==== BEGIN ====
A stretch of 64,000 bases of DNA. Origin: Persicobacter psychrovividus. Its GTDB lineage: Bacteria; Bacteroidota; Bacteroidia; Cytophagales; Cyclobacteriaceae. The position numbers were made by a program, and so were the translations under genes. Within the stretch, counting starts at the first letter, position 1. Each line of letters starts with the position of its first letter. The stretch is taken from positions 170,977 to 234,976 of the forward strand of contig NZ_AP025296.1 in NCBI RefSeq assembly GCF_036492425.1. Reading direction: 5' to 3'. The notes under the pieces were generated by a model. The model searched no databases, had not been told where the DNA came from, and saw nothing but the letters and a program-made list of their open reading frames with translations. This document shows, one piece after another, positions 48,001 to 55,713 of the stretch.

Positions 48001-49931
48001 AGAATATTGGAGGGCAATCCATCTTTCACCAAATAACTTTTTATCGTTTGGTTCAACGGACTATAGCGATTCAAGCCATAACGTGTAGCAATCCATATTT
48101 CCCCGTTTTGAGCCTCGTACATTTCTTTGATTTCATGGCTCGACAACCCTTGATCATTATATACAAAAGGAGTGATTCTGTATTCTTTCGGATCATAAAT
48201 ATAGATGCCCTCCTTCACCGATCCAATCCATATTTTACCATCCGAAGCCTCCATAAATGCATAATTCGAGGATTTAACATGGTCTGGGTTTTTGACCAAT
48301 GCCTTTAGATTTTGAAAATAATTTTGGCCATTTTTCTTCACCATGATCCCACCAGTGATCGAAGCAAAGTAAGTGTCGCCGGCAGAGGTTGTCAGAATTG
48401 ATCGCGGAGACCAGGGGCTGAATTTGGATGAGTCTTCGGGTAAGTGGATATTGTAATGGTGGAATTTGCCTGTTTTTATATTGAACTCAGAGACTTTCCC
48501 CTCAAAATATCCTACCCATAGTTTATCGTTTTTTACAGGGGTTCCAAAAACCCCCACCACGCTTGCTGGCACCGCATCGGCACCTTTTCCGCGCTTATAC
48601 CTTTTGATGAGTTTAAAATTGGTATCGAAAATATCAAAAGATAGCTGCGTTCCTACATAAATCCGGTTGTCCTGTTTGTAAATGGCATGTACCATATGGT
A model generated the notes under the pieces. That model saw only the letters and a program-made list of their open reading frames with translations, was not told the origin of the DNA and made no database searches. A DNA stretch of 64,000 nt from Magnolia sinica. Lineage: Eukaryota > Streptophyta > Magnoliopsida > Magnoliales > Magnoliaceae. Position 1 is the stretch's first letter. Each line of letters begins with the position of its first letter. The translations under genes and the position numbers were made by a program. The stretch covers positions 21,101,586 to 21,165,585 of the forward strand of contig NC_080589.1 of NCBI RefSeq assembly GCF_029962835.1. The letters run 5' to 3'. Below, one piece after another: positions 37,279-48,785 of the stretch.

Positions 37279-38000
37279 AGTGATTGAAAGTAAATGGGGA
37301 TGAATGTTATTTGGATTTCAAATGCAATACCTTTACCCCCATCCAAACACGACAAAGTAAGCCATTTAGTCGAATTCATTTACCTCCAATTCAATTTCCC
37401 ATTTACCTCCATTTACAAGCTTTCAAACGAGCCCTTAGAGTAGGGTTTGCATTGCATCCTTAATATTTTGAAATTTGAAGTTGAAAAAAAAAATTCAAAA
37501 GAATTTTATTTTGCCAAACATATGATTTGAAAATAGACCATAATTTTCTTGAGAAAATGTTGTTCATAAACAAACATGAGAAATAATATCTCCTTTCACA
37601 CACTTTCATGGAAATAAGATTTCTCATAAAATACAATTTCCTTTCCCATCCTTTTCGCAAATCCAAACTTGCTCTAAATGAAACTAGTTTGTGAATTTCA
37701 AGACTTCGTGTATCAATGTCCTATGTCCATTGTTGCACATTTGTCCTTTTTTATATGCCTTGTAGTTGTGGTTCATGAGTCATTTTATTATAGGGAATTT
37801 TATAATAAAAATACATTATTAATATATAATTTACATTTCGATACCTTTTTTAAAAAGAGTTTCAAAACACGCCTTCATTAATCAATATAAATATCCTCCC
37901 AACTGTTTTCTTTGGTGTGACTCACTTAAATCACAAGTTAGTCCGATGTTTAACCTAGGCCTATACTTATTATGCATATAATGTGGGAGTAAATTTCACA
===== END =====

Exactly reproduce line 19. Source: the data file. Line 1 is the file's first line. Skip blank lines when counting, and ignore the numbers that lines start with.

37901 AACTGTTTTCTTTGGTGTGACTCACTTAAATCACAAGTTAGTCCGATGTTTAACCTAGGCCTATACTTATTATGCATATAATGTGGGAGTAAATTTCACA